Amazon is charged with illegally firing staff
Environmentalists protest outside Amazon’s shareholders’ meeting
Paayal Zaveri | CNBC
The National Labor Relations Board will hold a hearing on Sept. 28 to review allegations that Amazon was on file illegally reciprocating two of its fiercest internal critics when it fired them last year.
Amazon fired Emily Cunningham and Maren Costa, both user experience designers at the company’s Seattle headquarters, in April 2020 for “repeated violations of internal guidelines.” Cunningham and Costa said they were fired in retaliation for their continued criticism of Amazon’s climate policies and labor practices.
The NLRB found validity in April of Cunningham and Costa’s complaint about unfair labor practices, which was filed last October. In their complaint to the NLRB, Cunningham and Costa alleged that Amazon violated federal labor law by firing them “for discriminatory enforcement of its solicitation and communication policies,” which prohibits employees from doing business without the manager’s consent to speak.
These guidelines have also resulted in the prohibition and restriction of workers’ right to participate in activities protected by federal labor laws, they argued.
In May, the NLRB’s Seattle regional office filed a complaint in the case of Cunningham and Costa. The complaint will now be heard by an administrative judge in a virtual hearing scheduled for September 28th.
A spokesman for the NLRB confirmed the hearing to CNBC but declined to comment on the case. Cunningham declined to comment. Costa did not respond to a request for comment.
Amazon officials did not respond to a request for comment. The company previously said it disagreed with the NLRB’s decision and found it agrees with employees’ right to speak up, but “that does not come with blanket immunity to our internal policies, all of which are lawful are”.
Amazon could reach an agreement with Cunningham and Costa before the hearing or during the trial. If the trial continues, either party will be able to appeal the judge’s judgment to the NLRB board of directors in Washington.
Amazon is facing a growing number of complaints from employees who claim the company turned against them for speaking up. The number of complaints has reached such a high level that the NLRB is considering pooling its efforts into a national investigation, NBC News reported in March.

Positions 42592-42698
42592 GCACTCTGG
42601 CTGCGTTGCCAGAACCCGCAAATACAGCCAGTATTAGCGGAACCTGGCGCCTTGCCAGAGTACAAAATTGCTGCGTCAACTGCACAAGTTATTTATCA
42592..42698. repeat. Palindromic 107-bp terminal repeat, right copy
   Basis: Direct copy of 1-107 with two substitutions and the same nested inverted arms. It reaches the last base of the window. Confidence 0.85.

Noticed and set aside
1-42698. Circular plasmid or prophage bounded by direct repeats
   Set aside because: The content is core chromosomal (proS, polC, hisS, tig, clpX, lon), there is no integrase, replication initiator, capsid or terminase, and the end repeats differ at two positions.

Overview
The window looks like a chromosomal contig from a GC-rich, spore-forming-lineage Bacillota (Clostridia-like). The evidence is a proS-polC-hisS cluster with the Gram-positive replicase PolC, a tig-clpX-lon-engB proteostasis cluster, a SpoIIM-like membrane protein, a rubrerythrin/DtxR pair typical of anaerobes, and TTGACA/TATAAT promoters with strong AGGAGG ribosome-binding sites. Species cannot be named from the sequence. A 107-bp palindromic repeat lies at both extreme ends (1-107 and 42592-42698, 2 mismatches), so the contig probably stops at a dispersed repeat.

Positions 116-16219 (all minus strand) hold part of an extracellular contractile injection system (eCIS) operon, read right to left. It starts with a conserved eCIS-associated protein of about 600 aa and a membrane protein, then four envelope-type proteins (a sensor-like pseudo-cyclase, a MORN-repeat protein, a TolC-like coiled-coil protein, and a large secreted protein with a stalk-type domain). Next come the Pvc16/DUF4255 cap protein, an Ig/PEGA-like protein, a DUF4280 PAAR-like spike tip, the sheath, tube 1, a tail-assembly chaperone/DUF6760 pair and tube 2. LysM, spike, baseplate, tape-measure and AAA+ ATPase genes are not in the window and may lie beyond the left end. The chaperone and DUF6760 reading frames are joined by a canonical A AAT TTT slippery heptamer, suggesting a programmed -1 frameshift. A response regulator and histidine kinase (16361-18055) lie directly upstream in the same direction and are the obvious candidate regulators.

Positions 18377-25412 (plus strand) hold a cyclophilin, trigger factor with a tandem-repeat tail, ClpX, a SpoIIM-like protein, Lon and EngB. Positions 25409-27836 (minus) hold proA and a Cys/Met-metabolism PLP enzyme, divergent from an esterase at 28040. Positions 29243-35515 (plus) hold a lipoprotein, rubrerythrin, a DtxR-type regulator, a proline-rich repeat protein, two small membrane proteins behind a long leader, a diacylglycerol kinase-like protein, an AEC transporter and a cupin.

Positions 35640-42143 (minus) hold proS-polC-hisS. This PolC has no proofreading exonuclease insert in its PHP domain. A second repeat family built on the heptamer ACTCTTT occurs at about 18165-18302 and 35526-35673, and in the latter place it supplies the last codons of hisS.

The coronavirus pandemic has created increasing pressure among Amazon warehouse and delivery workers to advocate better working conditions, which has sparked a series of actions such as protests and organizing attempts. At the same time, an increasing number of employees have filed complaints with the NLRB, many of which allege unfair labor practices.
Amazon recently rallied with Jonathan Bailey, an Amazon employee who went on strike over Covid-19 concerns at a warehouse in Queens, New York, and later accused the company of violating federal labor laws when it hit him after the strike interrogated the New York Times.
Amazon also reached a settlement with Courtney Bowden, a Pennsylvania warehouse worker who alleged she was wrongly fired after advocating for part-time sick pay, NBC News reported.
Amid rising warehouse and delivery worker activism, Costa and Cunningham’s openness was a rare example of Amazon technicians advocating change in the business.
Costa and Cunningham were members of Amazon Employees for Climate Justice, which urged the company to do more to protect its environmental impact. In an open letter in 2019, the group wrote to Amazon founder and CEO Jeff Bezos to adopt a comprehensive climate policy signed by more than 8,700 employees. Later that year, more than 1,500 Amazon technicians went out to protest climate policies.
They have also pressured Amazon to change the way they respond to workers who speak out against its policies. After Amazon threatened to fire them for speaking out against their climate position, the AECJ organized hundreds of employees to speak up and risk being fired for deliberately violating the policy.
During the coronavirus pandemic, Costa and Cunningham raised concerns about the safety of warehouse workers. Both shared a petition from warehouse workers who stood up for more protection and offered to donate up to $ 500 to support the cause.
SEE: Check out CNBC’s full interview with Amazon CEO Andy Jassy